Spiritus Juniperi, Spiritus Juniperi Compositus.

Botanical name: 

Spiritus Juniperi (U. S. P.)—Spirit of Juniper.

Related entry: Oleum Juniperi (U. S. P.)—Oil of Juniper

Preparation.—"Oil of juniper, fifty cubic centimeters (50 Cc.) [1 fl℥, 332♏]; alcohol, nine hundred and fifty cubic centimeters (9,50 Cc.) [32 fl℥, 59♏]; to make one thousand cubic centimeters (1000 Cc.) [33 fl℥, 391♏]. Mix them"—(U. S. P.). A more agreeable spirit may be prepared if oil of juniper berries, as directed, instead of common oil of juniper, be employed. It is improved by keeping.

Action, Medical Uses, and Dosage.—Diuretic and carminative, and frequently added to diuretic medicines, to enhance their value in ascites. Dose, ½ to 1 fluid drachm.

Spiritus Juniperi Compositus (U. S. P.)—Compound Spirit of Juniper.

Preparation.—"Oil of juniper, eight cubic centimeters (8 Cc.) [130♏]; oil of caraway, one cubic centimeter (1 Cc.) [16♏]; oil of fennel, one cubic centimeter (1 Cc.) [16♏]; alcohol, fourteen hundred cubic centimeters (1400 Cc.) [47 fl℥, 163♏]; water, a sufficient quantity to make two thousand cubic centimeters (2000 Cc.) [67 fl℥, 301♏]. Dissolve the oils in the alcohol, and gradually add enough water to make the product measure two thousand cubic centimeters (2000 Cc.) [67 fl℥, 301♏]"—(U. S. P.). This preparation is closely related to Holland gin, and is designed as a substitute therefor. Age improves it, its flavor is pleasant, provided good essential oils are used, and it is more uniform in composition than ordinary gin.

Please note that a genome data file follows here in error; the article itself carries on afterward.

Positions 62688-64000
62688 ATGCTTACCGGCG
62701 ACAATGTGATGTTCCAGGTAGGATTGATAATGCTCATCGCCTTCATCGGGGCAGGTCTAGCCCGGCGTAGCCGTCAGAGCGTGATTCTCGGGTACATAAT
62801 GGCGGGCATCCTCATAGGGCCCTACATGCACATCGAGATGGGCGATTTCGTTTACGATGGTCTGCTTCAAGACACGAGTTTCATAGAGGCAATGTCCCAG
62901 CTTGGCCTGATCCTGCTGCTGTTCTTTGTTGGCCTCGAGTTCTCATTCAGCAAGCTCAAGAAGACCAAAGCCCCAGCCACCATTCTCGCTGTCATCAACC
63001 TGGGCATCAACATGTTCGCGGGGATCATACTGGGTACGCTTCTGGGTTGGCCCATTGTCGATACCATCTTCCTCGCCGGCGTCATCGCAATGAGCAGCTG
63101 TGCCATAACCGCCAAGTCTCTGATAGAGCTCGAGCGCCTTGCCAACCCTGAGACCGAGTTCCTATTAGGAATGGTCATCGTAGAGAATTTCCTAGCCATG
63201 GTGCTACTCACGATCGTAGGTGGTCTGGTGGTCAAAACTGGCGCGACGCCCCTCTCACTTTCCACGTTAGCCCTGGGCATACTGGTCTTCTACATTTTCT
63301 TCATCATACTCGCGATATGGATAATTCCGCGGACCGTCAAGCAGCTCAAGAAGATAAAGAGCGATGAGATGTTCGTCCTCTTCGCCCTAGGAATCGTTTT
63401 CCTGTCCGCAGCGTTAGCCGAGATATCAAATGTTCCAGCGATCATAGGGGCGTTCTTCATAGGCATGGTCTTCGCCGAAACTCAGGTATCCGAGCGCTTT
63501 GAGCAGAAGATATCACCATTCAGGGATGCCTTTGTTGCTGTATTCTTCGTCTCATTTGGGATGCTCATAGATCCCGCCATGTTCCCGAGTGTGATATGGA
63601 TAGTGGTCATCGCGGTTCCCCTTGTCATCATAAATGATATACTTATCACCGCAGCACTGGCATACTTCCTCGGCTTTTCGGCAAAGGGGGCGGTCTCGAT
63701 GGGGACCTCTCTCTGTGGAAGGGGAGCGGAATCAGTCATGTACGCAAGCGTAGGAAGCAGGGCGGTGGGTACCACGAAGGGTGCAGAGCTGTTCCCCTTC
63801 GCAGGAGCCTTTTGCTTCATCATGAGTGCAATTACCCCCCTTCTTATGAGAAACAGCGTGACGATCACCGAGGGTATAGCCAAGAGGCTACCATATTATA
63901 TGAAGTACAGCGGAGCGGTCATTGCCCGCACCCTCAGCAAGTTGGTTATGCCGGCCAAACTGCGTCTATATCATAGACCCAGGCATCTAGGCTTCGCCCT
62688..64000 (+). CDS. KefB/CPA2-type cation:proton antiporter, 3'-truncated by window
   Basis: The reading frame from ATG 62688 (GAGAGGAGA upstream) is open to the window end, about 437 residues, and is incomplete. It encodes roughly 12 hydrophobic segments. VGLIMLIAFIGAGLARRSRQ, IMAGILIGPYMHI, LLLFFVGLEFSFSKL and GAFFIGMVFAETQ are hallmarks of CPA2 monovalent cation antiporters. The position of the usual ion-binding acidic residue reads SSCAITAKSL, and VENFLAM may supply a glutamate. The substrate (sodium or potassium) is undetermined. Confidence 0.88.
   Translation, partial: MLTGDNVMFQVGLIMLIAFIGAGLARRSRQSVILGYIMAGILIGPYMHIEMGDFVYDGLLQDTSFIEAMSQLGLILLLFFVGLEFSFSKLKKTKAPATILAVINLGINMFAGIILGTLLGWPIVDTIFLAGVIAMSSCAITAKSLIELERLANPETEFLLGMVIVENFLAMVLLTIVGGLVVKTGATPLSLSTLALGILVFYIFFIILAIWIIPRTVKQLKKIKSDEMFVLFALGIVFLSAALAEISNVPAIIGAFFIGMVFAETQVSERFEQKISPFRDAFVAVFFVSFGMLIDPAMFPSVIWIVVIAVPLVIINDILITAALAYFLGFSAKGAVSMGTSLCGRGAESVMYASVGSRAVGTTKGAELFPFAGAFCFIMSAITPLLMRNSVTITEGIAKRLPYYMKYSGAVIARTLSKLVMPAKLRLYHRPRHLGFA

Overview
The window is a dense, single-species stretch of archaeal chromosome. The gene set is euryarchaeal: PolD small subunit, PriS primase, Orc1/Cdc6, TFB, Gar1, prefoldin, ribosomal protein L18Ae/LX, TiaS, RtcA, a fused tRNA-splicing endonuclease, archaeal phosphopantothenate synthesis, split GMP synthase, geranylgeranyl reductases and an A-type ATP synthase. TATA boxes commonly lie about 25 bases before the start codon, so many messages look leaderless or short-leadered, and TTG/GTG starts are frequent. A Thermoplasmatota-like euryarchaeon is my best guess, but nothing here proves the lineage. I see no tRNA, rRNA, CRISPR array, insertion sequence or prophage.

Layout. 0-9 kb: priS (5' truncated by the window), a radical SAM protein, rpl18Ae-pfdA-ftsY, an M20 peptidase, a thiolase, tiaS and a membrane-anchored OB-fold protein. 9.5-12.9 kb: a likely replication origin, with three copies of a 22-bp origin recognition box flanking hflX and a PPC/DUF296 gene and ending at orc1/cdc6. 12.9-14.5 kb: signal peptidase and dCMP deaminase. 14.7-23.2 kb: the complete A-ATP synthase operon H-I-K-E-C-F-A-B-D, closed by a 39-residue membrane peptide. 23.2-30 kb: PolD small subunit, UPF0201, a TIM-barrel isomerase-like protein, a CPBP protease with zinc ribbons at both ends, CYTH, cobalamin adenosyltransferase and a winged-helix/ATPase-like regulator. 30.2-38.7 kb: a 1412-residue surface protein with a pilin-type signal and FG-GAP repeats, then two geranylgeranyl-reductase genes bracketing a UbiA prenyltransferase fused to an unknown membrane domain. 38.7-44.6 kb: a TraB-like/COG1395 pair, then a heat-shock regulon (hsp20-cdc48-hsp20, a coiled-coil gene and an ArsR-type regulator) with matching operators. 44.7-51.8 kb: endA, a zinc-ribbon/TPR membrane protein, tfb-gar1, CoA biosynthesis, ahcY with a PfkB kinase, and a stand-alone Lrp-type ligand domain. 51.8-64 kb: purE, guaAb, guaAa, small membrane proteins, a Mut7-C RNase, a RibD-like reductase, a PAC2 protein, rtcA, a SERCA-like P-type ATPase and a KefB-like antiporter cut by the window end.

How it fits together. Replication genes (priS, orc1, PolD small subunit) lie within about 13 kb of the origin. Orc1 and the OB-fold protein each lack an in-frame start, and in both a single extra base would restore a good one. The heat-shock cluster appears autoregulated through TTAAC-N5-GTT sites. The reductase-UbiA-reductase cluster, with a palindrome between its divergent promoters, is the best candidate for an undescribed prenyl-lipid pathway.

Action, Medical Uses, and Dosage.—Compound spirit of juniper is carminative and diuretic, and is frequently added to diuretic mixtures to increase their efficiency in ascites. The dose is from 1 to 4 fluid drachms.

King's American Dispensatory, 1898, was written by Harvey Wickes Felter, M.D., and John Uri Lloyd, Phr. M., Ph. D.